Further, we note that you check ice twice a day. While FDA's Fish & Fishery Products Hazards & Controls Guide, 3rd edition, recommends a monitoring procedure to control scombrotoxin formation during storage by checking for the adequacy of ice surrounding the fish "at least twice per day" if you determine that ice is depleted between observations, the monitoring frequency is inadequate.

2. You must conduct a hazard analysis to determine whether there are food safety hazards that are reasonably likely to occur and you must have a HACCP plan to control any food safety hazards that are reasonably likely to occur, to comply with 21 CFR 123.6 (a) and (b). However your firm does not have a HACCP plan for canned pasteurized crabmeat to control the food safety hazard of pathogen growth and toxin formation, including Clostridium botulinum.

3. You must implement the record keeping system that you listed in your HACCP plan, to comply with 21 CFR 123.6(b) and (c)(7). However, your firm did not record monitoring observations at the "Storage" critical control point for product received June 3, 2005 to June 7, 2005 related to the adequacy of ice checks to control histamine formation as listed in your HACCP plan for histamine forming species.

In addition, the FDA has determined that your facility is subject to the registration requirement in 415 of the Act [21 U.S.C. 350d] and our implementing regulation at 21 CFR Part 1, Subpart H. During our inspection, you were advised of this requirement. The failure to register a facility as required is a prohibited act under Section 301(dd) of the Act [21 U.S.C. 331(dd)]. Our records indicate that, to date, your facility has not been registered with FDA. We request that you, as the owner and sole agent, register the facility with FDA within 15 working days of the date of this letter. Registration may be accomplished online at http://www.access.fda.gov.. We encourage the use of electronic registration because it will result in an automatic confirmation of registration and automatic issuance of a registration number. Alternatively, you may contact the FDA Industry Systems Help Desk at 1-800-216-7331 or 301-575-0156 to inquire about mail or fax registration and related forms.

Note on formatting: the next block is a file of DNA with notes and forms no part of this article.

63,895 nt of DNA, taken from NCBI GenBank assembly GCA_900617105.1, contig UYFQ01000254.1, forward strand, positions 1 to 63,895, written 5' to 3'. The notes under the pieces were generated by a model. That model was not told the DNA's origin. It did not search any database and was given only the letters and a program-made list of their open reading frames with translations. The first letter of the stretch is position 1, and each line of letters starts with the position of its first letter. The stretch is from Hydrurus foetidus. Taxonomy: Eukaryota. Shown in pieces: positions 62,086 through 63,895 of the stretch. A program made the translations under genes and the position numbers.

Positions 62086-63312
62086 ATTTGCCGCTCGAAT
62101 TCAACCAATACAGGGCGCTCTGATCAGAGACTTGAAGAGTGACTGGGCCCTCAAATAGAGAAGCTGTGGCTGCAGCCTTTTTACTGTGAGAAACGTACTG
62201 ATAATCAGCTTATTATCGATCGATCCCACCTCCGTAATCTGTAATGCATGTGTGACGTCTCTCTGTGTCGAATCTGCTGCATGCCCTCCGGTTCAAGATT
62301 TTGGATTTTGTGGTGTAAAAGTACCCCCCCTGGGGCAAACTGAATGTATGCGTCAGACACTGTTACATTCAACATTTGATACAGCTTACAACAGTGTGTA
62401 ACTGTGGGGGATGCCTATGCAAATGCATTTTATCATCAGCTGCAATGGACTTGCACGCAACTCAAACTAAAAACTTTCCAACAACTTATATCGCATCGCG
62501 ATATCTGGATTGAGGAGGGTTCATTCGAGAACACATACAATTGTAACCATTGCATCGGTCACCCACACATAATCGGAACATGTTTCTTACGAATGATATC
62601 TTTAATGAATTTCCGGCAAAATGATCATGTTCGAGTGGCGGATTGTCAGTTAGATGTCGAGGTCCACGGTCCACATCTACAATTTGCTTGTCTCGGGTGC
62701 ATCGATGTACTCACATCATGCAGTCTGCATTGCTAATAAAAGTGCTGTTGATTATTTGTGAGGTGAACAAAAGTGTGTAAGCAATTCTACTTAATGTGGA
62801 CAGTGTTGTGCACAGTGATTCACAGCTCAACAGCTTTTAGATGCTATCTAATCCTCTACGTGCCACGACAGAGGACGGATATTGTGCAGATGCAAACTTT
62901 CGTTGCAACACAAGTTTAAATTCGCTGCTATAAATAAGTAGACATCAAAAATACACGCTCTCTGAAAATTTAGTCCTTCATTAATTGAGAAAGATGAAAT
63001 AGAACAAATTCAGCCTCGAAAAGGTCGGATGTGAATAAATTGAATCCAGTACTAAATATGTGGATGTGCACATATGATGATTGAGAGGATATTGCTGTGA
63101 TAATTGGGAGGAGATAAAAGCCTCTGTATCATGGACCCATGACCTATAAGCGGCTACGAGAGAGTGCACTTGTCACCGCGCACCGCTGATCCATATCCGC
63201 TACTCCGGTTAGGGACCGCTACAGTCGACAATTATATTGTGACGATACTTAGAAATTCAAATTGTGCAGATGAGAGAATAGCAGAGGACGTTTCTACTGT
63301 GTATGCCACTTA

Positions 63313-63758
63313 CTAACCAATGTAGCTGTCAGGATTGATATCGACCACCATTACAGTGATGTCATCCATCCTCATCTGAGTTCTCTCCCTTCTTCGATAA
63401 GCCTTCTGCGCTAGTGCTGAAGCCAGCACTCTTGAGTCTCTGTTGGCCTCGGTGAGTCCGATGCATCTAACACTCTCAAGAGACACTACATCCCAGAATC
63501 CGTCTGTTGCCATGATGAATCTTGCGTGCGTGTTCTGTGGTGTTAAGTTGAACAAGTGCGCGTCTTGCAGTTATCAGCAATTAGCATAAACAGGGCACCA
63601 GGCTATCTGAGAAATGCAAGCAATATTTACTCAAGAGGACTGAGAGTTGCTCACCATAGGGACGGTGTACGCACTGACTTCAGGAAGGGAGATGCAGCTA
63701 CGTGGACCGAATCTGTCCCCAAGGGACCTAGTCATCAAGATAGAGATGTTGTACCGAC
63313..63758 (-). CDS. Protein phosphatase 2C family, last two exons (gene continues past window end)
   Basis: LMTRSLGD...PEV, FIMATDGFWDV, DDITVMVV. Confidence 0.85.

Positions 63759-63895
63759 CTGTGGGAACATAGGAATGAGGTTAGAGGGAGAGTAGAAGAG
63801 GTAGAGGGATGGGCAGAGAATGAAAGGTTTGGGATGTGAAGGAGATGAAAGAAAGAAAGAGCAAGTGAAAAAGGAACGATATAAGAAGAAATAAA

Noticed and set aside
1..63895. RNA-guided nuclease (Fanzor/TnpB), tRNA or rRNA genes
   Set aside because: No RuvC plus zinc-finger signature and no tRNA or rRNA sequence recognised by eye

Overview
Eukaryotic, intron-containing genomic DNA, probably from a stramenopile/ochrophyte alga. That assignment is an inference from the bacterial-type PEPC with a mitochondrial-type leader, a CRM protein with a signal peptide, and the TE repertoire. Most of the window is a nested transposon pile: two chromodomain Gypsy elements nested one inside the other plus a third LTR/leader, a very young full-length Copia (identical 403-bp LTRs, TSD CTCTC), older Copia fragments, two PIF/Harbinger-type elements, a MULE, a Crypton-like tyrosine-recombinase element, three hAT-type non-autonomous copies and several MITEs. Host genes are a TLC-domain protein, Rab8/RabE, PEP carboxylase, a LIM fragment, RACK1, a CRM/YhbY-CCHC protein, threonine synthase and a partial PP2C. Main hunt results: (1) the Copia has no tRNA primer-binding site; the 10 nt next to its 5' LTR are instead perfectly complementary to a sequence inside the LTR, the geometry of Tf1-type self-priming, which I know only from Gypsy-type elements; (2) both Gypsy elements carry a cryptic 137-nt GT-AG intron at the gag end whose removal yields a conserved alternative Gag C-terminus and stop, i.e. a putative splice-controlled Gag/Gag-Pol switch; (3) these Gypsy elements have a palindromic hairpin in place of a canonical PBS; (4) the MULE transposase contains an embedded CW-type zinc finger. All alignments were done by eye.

We may take further action if you do not promptly correct these violations. For instance, we may take further action to seize your product(s) and/or enjoin your firm from operating. You should respond in writing within fifteen (15) working days from your receipt of this letter. Your response should outline the specific things you are doing to correct these violations. You should include in your response documentation such as HACCP and verification records, or other useful information that would assist us in evaluating your corrections. If you cannot complete all corrections before you respond, you should explain the reason for your delay and state when you will correct any remaining violations.

This letter may not list all the violations at your facility. You are responsible for ensuring that your processing plant operates in compliance with the Act, the seafood HACCP regulation (21 CFR Part 123) and the Current Good Manufacturing Practice regulation (21 CFR Part 110). You also have a responsibility to use procedures to prevent further violations of the Act and all applicable regulations.

Please send your reply to the Food and Drug Administration, Attention: Shari H. Shambaugh, Compliance Officer, 555 Winderley Place, Suite 200, Maitland, Florida, 33751. If you have questions regarding any issue in this letter, please contact Ms. Shambaugh at 407-475-4730.



Emma R. Singleton
Director, Florida District.